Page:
inventoried in 1765. This
not have been one on the 1784 tax list.
Polly and Joseph were born after the family’s
arrival in the Illinois
believed Leonard and family
left the South Branch area about 1785/1786 and arrived in Illinois
Virginia about 1786, which later became The Territory of the Northwest
then Illinois Territory before becoming the State of Illinois. The exact route they took
is not known. They
probably went down the Ohio to the
Mississippi by flat-boat then north up the Mississippi River to
Landing Station or some other landing station near Cahokia, where there
French settlement. Leonard’s
located in the area which is now southwest of Columbia and northwest of
Hanover, Illinois. When
he claimed the land,
it was in L’Aigle Township, St. Clair Co., Illinois.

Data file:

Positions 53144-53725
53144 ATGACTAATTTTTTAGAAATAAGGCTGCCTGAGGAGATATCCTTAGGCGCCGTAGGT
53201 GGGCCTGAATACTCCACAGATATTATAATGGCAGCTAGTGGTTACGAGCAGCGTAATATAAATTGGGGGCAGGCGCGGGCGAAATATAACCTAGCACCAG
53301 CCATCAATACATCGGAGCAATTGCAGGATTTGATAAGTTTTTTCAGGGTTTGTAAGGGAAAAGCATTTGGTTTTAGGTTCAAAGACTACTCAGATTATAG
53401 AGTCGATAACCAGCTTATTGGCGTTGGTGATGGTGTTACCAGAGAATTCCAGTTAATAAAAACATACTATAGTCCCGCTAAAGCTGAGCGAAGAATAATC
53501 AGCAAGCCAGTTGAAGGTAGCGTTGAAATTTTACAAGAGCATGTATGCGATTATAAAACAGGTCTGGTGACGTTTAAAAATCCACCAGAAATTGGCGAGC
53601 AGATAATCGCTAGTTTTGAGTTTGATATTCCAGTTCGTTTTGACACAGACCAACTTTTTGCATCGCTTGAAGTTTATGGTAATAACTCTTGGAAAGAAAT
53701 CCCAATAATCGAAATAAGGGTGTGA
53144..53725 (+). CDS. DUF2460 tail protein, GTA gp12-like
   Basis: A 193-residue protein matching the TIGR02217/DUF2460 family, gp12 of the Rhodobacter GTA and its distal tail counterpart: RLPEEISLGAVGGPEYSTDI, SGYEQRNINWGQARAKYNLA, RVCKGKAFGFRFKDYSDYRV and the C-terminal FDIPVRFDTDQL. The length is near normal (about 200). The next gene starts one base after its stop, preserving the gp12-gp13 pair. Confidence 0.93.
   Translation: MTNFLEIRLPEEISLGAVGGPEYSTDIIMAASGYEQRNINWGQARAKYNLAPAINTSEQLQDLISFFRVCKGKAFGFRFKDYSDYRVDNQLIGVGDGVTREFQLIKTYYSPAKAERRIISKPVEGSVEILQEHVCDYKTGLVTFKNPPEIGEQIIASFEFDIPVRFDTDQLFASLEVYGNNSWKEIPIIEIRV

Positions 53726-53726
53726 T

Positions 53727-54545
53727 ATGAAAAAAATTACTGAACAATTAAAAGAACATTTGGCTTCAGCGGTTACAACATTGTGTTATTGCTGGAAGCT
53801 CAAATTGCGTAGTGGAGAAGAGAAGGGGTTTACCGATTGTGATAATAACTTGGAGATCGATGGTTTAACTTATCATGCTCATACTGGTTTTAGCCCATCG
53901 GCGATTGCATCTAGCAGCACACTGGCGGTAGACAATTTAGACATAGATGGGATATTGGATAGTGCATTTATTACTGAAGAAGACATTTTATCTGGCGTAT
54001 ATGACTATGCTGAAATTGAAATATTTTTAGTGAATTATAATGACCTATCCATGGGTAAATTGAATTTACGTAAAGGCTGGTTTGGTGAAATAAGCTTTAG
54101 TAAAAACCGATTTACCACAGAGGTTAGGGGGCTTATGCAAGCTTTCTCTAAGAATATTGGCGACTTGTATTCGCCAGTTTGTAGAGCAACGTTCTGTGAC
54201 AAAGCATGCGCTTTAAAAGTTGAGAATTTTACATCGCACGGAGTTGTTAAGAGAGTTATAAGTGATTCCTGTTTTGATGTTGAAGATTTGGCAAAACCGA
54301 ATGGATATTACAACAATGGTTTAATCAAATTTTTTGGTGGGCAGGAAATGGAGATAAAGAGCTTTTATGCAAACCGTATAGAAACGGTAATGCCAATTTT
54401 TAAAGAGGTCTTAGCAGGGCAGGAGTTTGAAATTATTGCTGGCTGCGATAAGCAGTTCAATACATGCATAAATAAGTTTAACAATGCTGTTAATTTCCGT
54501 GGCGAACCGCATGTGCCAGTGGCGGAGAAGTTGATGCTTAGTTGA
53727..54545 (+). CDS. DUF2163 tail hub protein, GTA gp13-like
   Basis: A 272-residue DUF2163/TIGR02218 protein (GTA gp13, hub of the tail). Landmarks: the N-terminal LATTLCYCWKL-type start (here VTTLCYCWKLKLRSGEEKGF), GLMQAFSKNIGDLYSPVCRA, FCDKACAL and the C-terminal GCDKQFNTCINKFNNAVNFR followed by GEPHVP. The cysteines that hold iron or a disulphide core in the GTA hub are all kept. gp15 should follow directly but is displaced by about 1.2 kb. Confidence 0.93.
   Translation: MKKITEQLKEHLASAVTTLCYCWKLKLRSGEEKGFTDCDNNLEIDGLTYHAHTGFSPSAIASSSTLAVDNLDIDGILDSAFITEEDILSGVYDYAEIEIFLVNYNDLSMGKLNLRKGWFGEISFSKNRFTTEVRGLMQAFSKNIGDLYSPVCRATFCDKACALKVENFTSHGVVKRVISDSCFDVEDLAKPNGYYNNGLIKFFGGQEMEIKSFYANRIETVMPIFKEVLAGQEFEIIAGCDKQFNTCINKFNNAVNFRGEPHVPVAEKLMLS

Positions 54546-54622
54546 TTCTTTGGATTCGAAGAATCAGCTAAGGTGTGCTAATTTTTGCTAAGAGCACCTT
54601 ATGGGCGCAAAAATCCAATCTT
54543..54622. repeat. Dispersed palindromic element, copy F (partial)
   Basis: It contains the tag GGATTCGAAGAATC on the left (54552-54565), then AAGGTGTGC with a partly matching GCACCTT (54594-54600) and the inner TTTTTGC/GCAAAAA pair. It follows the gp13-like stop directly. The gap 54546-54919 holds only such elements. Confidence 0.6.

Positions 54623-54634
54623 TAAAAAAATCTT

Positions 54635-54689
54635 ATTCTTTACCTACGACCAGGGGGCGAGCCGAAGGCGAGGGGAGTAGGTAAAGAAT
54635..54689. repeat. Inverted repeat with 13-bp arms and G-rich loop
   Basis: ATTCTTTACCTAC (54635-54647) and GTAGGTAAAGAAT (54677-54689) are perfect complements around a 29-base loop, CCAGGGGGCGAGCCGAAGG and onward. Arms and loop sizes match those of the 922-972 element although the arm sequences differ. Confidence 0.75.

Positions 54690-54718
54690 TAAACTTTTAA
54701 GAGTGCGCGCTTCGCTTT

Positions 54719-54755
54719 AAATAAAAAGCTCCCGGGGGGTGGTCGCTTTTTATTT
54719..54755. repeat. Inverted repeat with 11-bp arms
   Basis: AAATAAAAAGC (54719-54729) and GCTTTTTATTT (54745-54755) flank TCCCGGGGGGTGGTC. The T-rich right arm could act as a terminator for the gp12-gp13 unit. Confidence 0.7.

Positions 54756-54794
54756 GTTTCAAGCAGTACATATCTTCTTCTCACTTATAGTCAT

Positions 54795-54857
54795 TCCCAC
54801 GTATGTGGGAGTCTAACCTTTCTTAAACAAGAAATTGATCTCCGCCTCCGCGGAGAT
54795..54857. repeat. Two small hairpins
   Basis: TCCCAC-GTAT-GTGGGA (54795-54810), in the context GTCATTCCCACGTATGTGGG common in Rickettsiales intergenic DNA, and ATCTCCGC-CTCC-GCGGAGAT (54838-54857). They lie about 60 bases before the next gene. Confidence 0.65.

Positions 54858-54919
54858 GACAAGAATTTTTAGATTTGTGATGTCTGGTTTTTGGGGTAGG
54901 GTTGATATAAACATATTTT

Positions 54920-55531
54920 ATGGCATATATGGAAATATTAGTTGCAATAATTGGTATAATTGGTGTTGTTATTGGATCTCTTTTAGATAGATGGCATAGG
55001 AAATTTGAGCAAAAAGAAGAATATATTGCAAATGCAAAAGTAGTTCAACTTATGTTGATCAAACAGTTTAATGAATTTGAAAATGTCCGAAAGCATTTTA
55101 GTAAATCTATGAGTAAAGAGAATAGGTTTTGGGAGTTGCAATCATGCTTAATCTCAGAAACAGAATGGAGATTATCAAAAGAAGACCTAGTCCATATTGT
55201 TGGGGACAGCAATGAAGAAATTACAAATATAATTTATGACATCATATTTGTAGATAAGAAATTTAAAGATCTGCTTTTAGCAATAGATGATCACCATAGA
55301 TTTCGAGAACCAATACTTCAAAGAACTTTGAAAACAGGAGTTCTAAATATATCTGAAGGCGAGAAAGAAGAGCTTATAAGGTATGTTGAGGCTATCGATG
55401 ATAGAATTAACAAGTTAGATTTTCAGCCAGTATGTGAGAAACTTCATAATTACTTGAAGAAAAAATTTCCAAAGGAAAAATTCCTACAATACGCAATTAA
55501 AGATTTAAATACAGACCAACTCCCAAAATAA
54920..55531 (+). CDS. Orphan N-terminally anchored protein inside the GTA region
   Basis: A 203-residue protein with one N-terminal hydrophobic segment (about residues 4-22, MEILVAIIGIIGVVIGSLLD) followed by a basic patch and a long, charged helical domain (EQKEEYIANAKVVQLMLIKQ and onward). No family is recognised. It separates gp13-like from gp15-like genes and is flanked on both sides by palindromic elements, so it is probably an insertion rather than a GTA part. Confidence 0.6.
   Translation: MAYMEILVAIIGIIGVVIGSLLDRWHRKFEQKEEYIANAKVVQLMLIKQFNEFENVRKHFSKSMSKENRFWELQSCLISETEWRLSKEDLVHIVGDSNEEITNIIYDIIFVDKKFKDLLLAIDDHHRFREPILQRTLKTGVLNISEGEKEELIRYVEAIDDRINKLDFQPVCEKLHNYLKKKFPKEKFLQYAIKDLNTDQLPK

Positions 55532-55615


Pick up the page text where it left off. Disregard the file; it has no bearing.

This land was located in
the Mississippi bottoms. Dimpsey
transferred 400 acres, 57 perches (1
perch = 16.5 feet), to Leonard Harnish (Harness),
6 April 1793 and Robert Creighton sold Leonard Harnish
372 acres, 17 perches, 28 November 1798 and Leonard had 100 acres, 118
granted him as a militia man (Perrin Collection: Register of Land
lands are now in Monroe
County, IL and are described as: Claim 571, Survey 434,
West part of section 19, T 1 S, R 10 W and
east part of section 24, T 1 S, R 11 W which contains 372 acres 17
Claim 572, Survey 410 – Northeast corner of Section 1, T 2 S,
R 11 W and
Northwest corner of Section 6, T 2, R 10 W which contains 400 acres, 57
location of the militia
land grant was not found.
was sold by Leonard Harness to John Singleton for $60.00 on 28 Dec.
1804. He obtained
this land as the result of his
service with the militia of Prairie DuPont, County of St. Clair, IL and